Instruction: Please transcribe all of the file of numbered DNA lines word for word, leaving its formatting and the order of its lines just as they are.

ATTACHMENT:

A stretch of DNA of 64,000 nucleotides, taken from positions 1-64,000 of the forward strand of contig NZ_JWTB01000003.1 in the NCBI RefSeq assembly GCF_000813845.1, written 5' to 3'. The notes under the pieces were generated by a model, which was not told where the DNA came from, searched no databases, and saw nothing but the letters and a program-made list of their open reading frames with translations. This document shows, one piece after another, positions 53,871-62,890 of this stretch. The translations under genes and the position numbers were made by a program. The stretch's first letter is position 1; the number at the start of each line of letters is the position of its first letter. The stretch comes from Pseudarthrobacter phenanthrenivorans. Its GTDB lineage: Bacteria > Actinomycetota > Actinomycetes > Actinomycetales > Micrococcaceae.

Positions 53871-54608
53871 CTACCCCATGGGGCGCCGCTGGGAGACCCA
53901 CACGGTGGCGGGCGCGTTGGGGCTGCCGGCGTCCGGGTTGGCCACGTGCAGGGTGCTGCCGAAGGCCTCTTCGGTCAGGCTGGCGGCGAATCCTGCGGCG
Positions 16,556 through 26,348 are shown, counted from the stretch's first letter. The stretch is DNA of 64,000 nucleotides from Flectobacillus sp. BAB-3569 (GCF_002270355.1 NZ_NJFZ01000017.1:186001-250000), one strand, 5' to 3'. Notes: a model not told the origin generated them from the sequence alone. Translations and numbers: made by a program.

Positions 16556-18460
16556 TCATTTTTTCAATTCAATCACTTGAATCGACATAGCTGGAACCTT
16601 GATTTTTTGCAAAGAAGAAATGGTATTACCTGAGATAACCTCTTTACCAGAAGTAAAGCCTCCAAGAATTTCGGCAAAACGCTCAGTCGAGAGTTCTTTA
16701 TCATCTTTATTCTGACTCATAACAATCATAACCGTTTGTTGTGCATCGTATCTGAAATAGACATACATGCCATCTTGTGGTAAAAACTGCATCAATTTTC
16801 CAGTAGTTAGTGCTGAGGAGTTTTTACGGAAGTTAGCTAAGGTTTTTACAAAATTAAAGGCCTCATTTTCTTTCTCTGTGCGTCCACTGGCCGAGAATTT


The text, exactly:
A stretch of DNA of 64,000 nucleotides, taken from positions 1-64,000 of the forward strand of contig NZ_JWTB01000003.1 in the NCBI RefSeq assembly GCF_000813845.1, written 5' to 3'. The notes under the pieces were generated by a model, which was not told where the DNA came from, searched no databases, and saw nothing but the letters and a program-made list of their open reading frames with translations. This document shows, one piece after another, positions 53,871-62,890 of this stretch. The translations under genes and the position numbers were made by a program. The stretch's first letter is position 1; the number at the start of each line of letters is the position of its first letter. The stretch comes from Pseudarthrobacter phenanthrenivorans. Its GTDB lineage: Bacteria > Actinomycetota > Actinomycetes > Actinomycetales > Micrococcaceae.

Positions 53871-54608
53871 CTACCCCATGGGGCGCCGCTGGGAGACCCA
53901 CACGGTGGCGGGCGCGTTGGGGCTGCCGGCGTCCGGGTTGGCCACGTGCAGGGTGCTGCCGAAGGCCTCTTCGGTCAGGCTGGCGGCGAATCCTGCGGCG
Positions 16,556 through 26,348 are shown, counted from the stretch's first letter. The stretch is DNA of 64,000 nucleotides from Flectobacillus sp. BAB-3569 (GCF_002270355.1 NZ_NJFZ01000017.1:186001-250000), one strand, 5' to 3'. Notes: a model not told the origin generated them from the sequence alone. Translations and numbers: made by a program.

Positions 16556-18460
16556 TCATTTTTTCAATTCAATCACTTGAATCGACATAGCTGGAACCTT
16601 GATTTTTTGCAAAGAAGAAATGGTATTACCTGAGATAACCTCTTTACCAGAAGTAAAGCCTCCAAGAATTTCGGCAAAACGCTCAGTCGAGAGTTCTTTA
16701 TCATCTTTATTCTGACTCATAACAATCATAACCGTTTGTTGTGCATCGTATCTGAAATAGACATACATGCCATCTTGTGGTAAAAACTGCATCAATTTTC
16801 CAGTAGTTAGTGCTGAGGAGTTTTTACGGAAGTTAGCTAAGGTTTTTACAAAATTAAAGGCCTCATTTTCTTTCTCTGTGCGTCCACTGGCCGAGAATTT